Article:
January 2009 Archives
A police officer has been labelled a concern after receiving six complaints in 12 months.
The Harrow officer is one of only 34 across London who has had five or more complaints about his conduct.
A spokeswoman from the Met said: "Following a series of thorough investigations, only one of the six complaints made against the officer in question was substantiated.
"This complaint was categorised as ÃÂother neglect or failure in duty.
"Any instance where the conduct of our staff falls below the expected standards of professional conduct is treated extremely seriously in line with Metropolitan Police Service policy and as part of our policing pledge to Londoners."
Other neglect or failure in duty could include failure to record or investigate matters and keep interested parties informed or failure to comply with orders, instructions or policy.
Following the complaint the officer was given a written warning which will stay on his file for a year and has remained in his post.
Peter Symthe, chairman of the Metropolitan Police Federation said: "People seem to have more confidence in the complaints system now.
"All complaints are investigated, but depending what the complaints are they are dealt with differently."
Sonoo Malkani, chair of the Harrow Police and Community Consultative Group, said: "It is a concern there is a particular officer who has so many complaints against him, but if they have given him a written warning then clearly it can't be a very serious matter.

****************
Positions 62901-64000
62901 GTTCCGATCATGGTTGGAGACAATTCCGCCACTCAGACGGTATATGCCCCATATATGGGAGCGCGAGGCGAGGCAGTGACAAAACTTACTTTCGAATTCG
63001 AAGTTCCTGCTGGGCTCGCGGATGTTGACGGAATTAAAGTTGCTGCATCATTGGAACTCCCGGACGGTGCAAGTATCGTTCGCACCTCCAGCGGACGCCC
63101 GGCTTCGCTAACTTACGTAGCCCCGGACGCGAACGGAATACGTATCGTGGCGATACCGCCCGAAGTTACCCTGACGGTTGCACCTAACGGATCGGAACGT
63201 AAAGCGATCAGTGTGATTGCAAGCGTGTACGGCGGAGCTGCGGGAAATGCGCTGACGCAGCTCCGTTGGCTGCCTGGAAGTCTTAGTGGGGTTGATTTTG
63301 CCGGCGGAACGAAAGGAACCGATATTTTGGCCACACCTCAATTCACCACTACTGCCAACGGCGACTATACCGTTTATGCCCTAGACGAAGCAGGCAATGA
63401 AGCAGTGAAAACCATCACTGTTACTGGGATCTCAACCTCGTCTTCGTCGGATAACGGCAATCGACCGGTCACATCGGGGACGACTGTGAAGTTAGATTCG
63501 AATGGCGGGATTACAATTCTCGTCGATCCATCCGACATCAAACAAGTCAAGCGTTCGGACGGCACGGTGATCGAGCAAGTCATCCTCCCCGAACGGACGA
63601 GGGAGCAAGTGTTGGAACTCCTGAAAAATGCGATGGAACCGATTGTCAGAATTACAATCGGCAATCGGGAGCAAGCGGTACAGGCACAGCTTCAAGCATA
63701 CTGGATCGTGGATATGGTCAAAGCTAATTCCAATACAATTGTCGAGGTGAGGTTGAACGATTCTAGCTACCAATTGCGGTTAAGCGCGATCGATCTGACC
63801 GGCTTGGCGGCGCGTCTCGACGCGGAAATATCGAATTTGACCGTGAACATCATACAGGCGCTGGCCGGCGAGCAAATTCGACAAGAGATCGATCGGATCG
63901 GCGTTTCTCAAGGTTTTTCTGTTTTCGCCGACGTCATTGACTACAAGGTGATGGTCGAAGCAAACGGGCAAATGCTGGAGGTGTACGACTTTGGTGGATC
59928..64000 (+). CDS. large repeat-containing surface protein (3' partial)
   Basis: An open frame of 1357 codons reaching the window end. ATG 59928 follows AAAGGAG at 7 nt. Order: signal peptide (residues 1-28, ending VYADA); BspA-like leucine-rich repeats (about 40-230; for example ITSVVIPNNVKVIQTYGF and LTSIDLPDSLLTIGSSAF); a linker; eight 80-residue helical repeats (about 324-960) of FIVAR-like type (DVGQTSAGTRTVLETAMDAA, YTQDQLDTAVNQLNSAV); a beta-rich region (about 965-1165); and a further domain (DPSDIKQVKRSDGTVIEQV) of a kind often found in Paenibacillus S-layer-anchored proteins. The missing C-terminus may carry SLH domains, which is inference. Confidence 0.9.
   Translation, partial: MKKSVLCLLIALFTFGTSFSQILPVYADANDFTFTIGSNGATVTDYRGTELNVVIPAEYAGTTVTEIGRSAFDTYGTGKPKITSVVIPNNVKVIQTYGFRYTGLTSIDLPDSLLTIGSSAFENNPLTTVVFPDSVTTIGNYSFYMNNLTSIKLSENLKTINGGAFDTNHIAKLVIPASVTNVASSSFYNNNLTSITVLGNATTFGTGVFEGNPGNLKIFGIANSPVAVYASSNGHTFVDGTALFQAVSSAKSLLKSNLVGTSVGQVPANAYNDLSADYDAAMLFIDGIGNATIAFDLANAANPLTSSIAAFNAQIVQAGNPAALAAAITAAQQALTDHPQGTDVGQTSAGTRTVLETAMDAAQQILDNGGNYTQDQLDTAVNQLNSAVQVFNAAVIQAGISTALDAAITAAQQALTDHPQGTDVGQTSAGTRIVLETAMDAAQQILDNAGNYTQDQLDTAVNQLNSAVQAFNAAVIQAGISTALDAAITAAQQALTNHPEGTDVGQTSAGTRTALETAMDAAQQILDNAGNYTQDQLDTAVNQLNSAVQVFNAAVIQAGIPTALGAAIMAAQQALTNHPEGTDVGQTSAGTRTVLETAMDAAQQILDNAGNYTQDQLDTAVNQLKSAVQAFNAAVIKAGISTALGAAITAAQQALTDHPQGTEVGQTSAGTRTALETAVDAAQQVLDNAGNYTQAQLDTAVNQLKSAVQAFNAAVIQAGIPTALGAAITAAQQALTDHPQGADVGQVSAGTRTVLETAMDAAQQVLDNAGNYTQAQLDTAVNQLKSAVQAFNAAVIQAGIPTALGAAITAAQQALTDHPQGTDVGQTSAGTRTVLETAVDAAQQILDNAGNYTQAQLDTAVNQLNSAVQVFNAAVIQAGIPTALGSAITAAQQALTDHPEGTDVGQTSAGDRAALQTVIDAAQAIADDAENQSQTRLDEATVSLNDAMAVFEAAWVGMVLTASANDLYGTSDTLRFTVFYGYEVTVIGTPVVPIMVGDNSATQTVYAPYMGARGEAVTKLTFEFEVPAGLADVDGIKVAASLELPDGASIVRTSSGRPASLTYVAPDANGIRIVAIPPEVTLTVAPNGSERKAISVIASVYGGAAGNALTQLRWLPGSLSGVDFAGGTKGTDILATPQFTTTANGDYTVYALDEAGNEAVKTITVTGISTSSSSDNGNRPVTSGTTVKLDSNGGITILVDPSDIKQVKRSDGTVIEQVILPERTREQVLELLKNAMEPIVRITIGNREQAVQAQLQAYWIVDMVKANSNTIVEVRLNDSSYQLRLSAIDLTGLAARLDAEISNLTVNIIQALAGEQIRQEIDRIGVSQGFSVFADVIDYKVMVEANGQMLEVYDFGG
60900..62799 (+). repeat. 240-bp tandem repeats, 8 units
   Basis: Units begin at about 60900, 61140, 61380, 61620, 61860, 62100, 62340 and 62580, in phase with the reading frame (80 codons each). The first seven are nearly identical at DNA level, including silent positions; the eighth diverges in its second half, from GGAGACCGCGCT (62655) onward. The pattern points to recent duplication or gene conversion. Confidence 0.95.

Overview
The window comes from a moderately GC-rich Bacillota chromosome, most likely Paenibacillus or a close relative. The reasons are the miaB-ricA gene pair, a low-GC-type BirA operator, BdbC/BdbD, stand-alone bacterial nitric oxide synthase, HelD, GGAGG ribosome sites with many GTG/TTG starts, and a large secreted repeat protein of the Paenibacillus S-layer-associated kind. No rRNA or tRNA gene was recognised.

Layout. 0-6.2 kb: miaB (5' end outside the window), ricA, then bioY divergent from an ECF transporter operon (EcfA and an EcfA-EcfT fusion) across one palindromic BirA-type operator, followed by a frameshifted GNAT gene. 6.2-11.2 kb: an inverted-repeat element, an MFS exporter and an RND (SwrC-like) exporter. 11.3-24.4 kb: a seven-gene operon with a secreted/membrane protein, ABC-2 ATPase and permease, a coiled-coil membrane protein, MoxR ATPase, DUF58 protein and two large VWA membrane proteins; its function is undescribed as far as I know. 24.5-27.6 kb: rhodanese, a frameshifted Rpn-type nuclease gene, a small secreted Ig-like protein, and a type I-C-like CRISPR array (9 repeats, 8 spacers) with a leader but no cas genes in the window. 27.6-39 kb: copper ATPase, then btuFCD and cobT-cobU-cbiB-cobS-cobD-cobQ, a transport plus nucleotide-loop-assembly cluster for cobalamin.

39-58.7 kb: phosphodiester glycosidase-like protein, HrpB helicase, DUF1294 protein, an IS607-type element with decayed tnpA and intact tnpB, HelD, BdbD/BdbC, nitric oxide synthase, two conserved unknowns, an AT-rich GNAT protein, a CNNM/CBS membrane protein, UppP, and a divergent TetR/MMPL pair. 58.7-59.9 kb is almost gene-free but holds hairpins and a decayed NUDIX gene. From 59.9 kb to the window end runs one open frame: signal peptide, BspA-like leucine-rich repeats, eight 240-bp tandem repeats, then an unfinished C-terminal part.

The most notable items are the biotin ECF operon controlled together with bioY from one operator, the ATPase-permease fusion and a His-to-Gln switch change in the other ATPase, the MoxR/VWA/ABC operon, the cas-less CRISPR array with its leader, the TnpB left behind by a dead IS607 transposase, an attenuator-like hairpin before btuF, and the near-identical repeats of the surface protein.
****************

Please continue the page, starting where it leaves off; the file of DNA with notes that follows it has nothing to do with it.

"If it was serious I suspect they would have done more."
Ross Simpson, vice-president of the Harrow Crime Prevention Panel, said: "It is always a concern to hear of an officer who fails in their duty and receives an official warning.
"If it has been dealt with by the police it is a step in the right direction."
The report from the Metropolitan Police Directorate of Professional Standards records events - which are public complaints or conduct matters against staff members - from December 2007 until December 2008.
In Harrow there was also one officer with four complaints and four officers with three complaints each.
Children's gym classes and a local charity in South Harrow have scooped more than ÃÂ£12,000 in lottery grants.
Newton Farm First, Middle and Nursery School got ÃÂ£3,500 and Edo State Women's Association ÃÂ£8,594.
Edo States Women's Association was founded in 1991. It works with communities in Nigeria and the UK to help prevent poverty.
It plans to use the sum to support women and young people in need in South Harrow and Hillingdon.
Eki Ogbeide, project director, said: "With trained volunteers on board we can give more
people the skills and knowledge they need to get away from poverty and get started in the right direction."
The association is going to use the funding to train volunteers in running workshops to help people move away from poverty with the skills that they learn in the workshops.
Debbie Pippard, Big Lottery Fund head of London region, said on behalf of Awards for All: "Edo State Women's Association is every bit as dedicated to helping marginalised groups, in their case young people and women who need the chance to learn new, life-improving skills."